Under pressure to solve last year’s murder of Foreign Minister Anna Lindh, prosecutors received a surprise confession from the lone suspect after months of denials. His lawyer said the attack was random.
Mijailo Mijailovic confessed during an interrogation Tuesday night to the Sept. 10 fatal stabbing, chief prosecutor Agneta Blidberg told The Associated Press on Wednesday.
His lawyer Peter Althin didn’t disclose the nature of the confession but said there was no political motivation behind Lindh’s stabbing, which happened four days ahead of a bitter referendum on the euro. Lindh had been an ardent supporter of the common currency, which Swedes voted not to adopt.
Investigators would not say why the 25-year-old admitted his guilt or under what circumstances.
DNA on the knife
“I had counted on a confession at some time,” Blidberg said. She added that that DNA traces found on the knife used to stab Lindh match Mijailovic’s. A DNA match is a sure sign of success at any trial, legal analysts said.
For Swedes, the confession brought a sense of closure in the killing of one of the country’s rising political stars and most-admired women, who seamlessly handled foreign affairs and carried on a happy family life with her two children and husband.
It also brought relief: Many were concerned the Lindh murder might not be solved, as in the case of the late Prime Minister Olof Palme. He was shot in a Stockholm street in 1986, but his murderer was never found.
Justice Minister Thomas Bodstroem said the confession should give Swedes peace of mind that the right man was caught.
“If the suspect had been sentenced without having confessed, this could have led to years of speculation about whether the right person was sentenced,” he said. “This can be avoided now.”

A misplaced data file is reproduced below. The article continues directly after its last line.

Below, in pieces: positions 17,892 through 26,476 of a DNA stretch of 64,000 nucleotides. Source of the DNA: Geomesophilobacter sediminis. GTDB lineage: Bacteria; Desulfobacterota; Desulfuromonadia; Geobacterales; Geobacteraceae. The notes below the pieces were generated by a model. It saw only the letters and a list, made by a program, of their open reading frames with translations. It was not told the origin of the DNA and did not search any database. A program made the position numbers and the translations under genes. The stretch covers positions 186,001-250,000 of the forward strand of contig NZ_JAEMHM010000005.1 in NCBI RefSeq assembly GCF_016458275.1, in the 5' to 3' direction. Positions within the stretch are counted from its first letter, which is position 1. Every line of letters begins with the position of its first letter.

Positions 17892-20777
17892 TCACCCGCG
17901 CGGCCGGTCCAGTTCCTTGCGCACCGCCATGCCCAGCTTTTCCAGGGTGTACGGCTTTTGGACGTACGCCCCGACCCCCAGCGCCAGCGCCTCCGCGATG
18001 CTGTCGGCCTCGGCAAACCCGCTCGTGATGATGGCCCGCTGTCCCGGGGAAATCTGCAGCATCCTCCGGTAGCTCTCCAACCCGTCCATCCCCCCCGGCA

Mijailovic is a Swede of Yugoslav origin with previous convictions for assault, possession of illegal weapons and making death threats. He has been in custody since Sept. 24, two weeks after the 46-year-old Lindh was stabbed several times in the stomach in a Stockholm department store while shopping with a friend. Doctors worked for several hours to save her, but she died the morning of Sept. 11, plunging the country into mourning.
Murder charges coming Jan. 12
Now, with a confession, prosecutors said Mijailovic will be charged with murder on Jan. 12. A trial could follow within two days before a panel of judges in a courtroom just one subway stop from the upscale store where Lindh was killed.
Mijailovic could be sentenced to between 10 years and life in prison, or sentenced to a mental hospital if found not mentally competent. Sweden, like other European Union countries, does not have capital punishment.
Chief District Court Judge Goeran Nilsson said he would not order psychiatric testing for Mijailovic and would rule on the matter only if Althin or prosecutors request it. “I myself will not take any such initiative,” he said.
Haunted by the specter of the shooting of Palme — as he walked home from a movie theater with his wife and, like Lindh, without bodyguards — police labored to build a meticulous case with plenty of evidence.
Lead investigator Leif Jennekvist said the results of the preliminary investigation were enough to charge Mijailovic.
The evidence, prosecutor Blidberg said, including surveillance camera footage, DNA traces and witness testimony, was enough to get a conviction.
“I believe that you can say that the combination of technical evidence and the confession is enough to consider the killing solved,” legal analyst Christopher Diesen, a law professor at Stockholm University, said.
News of the confession swept the country, and Swedish newspapers and television began airing and publishing images of Mijailovic and referring to him by name. Previously, most media referred to him only as the 25-year-old suspect and ran blurred photos of his face.